One year ago tomorrow, the president of Ukraine was dressing in the middle of the night. His wife asked what was happening. Volodymyr Zelensky replied: “It’s begun.”

It had indeed begun. The Russian decision to invade Ukraine was a monumental act of evil. It was a sentence of exile to 18 million Ukrainians – eight million of whom are still refugees. It was also a death sentence for thousands: 200,000 Russians and more than 100,000 Ukrainians.

I saw it with my own eyes just before Christmas, when I visited Christian communities in Kyiv. The site of the mass grave in Bucha, where innocent Ukrainians murdered by Russian troops and left in the streets had been hurriedly buried by the brutalised community. The “Bridge of Hope” where desperate people scrambled to escape the oncoming onslaught. The extraordinary courage of Ukrainians facing winter with no electricity or uncertain journeys across Europe – an echo of Europe’s darkest moments.

Today, the war is in a state of attrition. We see trenches like in the First World War, cities destroyed as they were on the eastern front during the Second World War. In the face of this, as Christians, we have to think deeply about what the gospel of Jesus Christ would mean in practical terms.

The Ukrainian defence is one of the most heroic examples of courage and improvisation since the British at Dunkirk. Ukraine has paid with the lives of its soldiers and civilians for the security of Europe.

What then should we do that is ethical and wise? Our support for Ukraine must continue. The potential failure of international support was the greatest fear when I visited Kyiv.

The UK and others in Nato have helped Ukraine, taking in refugees and providing ammunition and other supplies. We are not at war and do not desire war with Russia. Our commitment to Ukraine’s defence is in money, not the lives of our soldiers, and is necessary and right if we want to avoid harder choices. The pathway we are now on – a war of attrition – will continue until one side seeks a negotiated settlement. What can military planners, policymakers and leaders do to create other choices leading to sustainable peace?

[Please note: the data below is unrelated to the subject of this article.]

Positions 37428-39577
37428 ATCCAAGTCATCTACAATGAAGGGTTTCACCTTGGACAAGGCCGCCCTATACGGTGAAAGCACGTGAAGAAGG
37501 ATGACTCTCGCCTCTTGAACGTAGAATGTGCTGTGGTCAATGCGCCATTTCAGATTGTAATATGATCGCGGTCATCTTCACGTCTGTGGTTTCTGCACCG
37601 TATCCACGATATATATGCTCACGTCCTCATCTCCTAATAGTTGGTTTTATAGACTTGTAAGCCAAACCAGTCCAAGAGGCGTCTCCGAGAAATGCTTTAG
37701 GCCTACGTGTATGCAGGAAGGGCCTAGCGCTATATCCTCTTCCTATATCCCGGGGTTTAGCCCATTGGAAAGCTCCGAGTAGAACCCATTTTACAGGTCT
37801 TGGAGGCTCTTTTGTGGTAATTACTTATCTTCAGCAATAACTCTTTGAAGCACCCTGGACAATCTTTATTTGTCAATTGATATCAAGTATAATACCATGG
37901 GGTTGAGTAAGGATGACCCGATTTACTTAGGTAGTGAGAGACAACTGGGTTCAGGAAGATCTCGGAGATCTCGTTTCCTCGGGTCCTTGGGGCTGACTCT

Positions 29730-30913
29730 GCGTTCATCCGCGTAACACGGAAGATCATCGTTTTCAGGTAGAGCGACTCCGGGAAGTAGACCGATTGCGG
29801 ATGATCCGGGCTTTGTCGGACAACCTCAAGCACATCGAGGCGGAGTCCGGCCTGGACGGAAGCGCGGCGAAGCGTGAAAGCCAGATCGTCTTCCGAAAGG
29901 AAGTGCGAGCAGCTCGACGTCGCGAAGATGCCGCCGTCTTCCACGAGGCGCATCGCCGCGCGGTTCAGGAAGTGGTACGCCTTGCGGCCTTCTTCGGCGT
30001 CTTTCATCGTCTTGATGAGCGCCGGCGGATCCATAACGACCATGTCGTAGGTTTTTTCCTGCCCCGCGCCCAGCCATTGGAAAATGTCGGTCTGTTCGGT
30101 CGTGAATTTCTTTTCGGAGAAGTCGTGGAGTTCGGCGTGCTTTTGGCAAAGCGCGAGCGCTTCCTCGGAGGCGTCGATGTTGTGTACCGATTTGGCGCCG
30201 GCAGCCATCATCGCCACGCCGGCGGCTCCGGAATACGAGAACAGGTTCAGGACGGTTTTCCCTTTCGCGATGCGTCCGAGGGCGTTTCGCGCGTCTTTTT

First, by continuing to invest in defence for Ukraine to pursue its campaign, we must show there is no impunity for wars of aggression. But we must also match this with investment in peacebuilding engagement and strategy.

Second, Ukraine cannot be forced into a Munich Agreement-like compromise. Ukrainians must not be pressured into an unjust peace.

Third, preparations must begin to rebuild when the time comes.

Provided a just peace between Russia and Ukraine can be achieved, there must be a security structure that makes another war unlikely. Russia cannot end up like Germany after 1919; it must be able to recover and be secure without being allowed to repeat its aggression. The great powers must find ways, ideally through a conference, to design the conditions for long-term security, as was done in 1945. Today it must be done for a new century, including UN reform, while the cost of conflict is fading from most European memories.

The words used here are almost all from the Christian tradition that still guides European ethics. Justice is the call of Old Testament and New: peace, swords – or tanks – into ploughshares is the vision of Isaiah. Everyone eating the grapes from the vines they planted and living in the house they built is the promise of the prophet Micah.

At the heart of Christian faith is the vision of God who so loved the world that he sacrificed himself for it, so there may be peace and reconciliation

In times of peace, we dream of such things. In times of war, we must strain every sinew to bring peace with justice, and start the generational process of healing hatred and rebuilding community among nations.